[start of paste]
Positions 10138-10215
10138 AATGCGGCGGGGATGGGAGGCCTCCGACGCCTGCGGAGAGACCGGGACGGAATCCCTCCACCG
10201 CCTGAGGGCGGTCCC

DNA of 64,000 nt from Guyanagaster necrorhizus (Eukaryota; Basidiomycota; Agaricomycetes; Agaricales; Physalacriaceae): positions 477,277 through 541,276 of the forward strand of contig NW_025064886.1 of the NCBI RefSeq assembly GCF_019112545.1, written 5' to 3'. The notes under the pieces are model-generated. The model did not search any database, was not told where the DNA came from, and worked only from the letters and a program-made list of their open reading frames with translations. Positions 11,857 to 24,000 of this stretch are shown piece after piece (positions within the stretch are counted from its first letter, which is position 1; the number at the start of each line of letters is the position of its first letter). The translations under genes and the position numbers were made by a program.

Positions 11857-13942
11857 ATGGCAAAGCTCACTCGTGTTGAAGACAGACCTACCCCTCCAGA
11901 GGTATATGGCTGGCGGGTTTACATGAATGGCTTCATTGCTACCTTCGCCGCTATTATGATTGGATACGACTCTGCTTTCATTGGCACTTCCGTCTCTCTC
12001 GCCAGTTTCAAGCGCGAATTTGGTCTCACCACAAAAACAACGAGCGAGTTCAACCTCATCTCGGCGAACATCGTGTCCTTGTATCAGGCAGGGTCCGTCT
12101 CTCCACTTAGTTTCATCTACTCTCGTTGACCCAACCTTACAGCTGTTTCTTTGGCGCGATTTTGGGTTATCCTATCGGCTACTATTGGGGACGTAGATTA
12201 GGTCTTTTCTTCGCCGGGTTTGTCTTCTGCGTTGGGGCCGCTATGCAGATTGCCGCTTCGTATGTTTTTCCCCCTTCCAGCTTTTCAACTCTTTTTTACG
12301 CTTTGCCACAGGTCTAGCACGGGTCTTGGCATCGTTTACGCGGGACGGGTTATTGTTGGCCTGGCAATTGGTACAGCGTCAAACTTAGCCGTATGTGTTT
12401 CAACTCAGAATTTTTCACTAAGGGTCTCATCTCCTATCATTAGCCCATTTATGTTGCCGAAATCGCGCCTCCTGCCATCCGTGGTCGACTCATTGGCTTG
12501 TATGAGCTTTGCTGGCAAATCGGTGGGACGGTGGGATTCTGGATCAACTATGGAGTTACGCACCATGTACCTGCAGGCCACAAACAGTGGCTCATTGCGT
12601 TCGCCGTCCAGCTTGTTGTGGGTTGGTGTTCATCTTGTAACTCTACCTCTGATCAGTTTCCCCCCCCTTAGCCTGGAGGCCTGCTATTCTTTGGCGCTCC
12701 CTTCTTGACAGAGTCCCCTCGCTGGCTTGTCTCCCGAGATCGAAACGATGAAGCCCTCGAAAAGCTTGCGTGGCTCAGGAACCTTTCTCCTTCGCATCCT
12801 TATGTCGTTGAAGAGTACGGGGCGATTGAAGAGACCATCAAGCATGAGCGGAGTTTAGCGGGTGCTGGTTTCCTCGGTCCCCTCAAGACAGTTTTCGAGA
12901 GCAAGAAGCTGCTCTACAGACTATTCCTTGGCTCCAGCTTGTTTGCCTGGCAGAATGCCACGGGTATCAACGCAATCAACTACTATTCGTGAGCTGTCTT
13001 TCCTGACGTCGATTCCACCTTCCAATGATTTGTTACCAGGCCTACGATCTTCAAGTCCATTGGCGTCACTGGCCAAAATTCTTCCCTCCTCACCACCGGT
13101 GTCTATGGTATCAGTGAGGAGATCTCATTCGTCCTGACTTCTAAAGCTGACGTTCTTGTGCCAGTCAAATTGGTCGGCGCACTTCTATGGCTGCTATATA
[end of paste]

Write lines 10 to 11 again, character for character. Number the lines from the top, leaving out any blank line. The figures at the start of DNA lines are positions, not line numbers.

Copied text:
12201 GGTCTTTTCTTCGCCGGGTTTGTCTTCTGCGTTGGGGCCGCTATGCAGATTGCCGCTTCGTATGTTTTTCCCCCTTCCAGCTTTTCAACTCTTTTTTACG
12301 CTTTGCCACAGGTCTAGCACGGGTCTTGGCATCGTTTACGCGGGACGGGTTATTGTTGGCCTGGCAATTGGTACAGCGTCAAACTTAGCCGTATGTGTTT